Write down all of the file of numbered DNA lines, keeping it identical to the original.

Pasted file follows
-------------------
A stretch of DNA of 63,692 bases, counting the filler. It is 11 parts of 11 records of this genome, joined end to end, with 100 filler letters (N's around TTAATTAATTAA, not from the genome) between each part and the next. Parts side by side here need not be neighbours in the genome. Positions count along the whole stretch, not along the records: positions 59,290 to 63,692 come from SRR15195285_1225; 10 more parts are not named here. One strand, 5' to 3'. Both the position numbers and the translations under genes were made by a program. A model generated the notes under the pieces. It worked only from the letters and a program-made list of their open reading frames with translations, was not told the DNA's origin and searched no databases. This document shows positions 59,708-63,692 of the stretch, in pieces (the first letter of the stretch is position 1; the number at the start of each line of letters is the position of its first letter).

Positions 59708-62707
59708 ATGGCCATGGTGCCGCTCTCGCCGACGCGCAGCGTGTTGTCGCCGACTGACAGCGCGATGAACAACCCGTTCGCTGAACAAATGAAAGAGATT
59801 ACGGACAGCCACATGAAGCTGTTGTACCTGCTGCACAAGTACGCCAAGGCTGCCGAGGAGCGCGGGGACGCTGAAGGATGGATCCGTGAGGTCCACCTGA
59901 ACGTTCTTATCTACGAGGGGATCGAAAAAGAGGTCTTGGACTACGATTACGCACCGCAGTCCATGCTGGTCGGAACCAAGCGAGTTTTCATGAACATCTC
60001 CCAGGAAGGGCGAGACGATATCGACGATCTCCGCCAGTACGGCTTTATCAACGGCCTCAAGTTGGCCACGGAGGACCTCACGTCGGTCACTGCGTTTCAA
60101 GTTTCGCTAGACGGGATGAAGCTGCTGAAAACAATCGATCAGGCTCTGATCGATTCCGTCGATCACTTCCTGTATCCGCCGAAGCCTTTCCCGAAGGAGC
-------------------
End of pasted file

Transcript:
A stretch of DNA of 63,692 bases, counting the filler. It is 11 parts of 11 records of this genome, joined end to end, with 100 filler letters (N's around TTAATTAATTAA, not from the genome) between each part and the next. Parts side by side here need not be neighbours in the genome. Positions count along the whole stretch, not along the records: positions 59,290 to 63,692 come from SRR15195285_1225; 10 more parts are not named here. One strand, 5' to 3'. Both the position numbers and the translations under genes were made by a program. A model generated the notes under the pieces. It worked only from the letters and a program-made list of their open reading frames with translations, was not told the DNA's origin and searched no databases. This document shows positions 59,708-63,692 of the stretch, in pieces (the first letter of the stretch is position 1; the number at the start of each line of letters is the position of its first letter).

Positions 59708-62707
59708 ATGGCCATGGTGCCGCTCTCGCCGACGCGCAGCGTGTTGTCGCCGACTGACAGCGCGATGAACAACCCGTTCGCTGAACAAATGAAAGAGATT
59801 ACGGACAGCCACATGAAGCTGTTGTACCTGCTGCACAAGTACGCCAAGGCTGCCGAGGAGCGCGGGGACGCTGAAGGATGGATCCGTGAGGTCCACCTGA
59901 ACGTTCTTATCTACGAGGGGATCGAAAAAGAGGTCTTGGACTACGATTACGCACCGCAGTCCATGCTGGTCGGAACCAAGCGAGTTTTCATGAACATCTC
60001 CCAGGAAGGGCGAGACGATATCGACGATCTCCGCCAGTACGGCTTTATCAACGGCCTCAAGTTGGCCACGGAGGACCTCACGTCGGTCACTGCGTTTCAA
60101 GTTTCGCTAGACGGGATGAAGCTGCTGAAAACAATCGATCAGGCTCTGATCGATTCCGTCGATCACTTCCTGTATCCGCCGAAGCCTTTCCCGAAGGAGC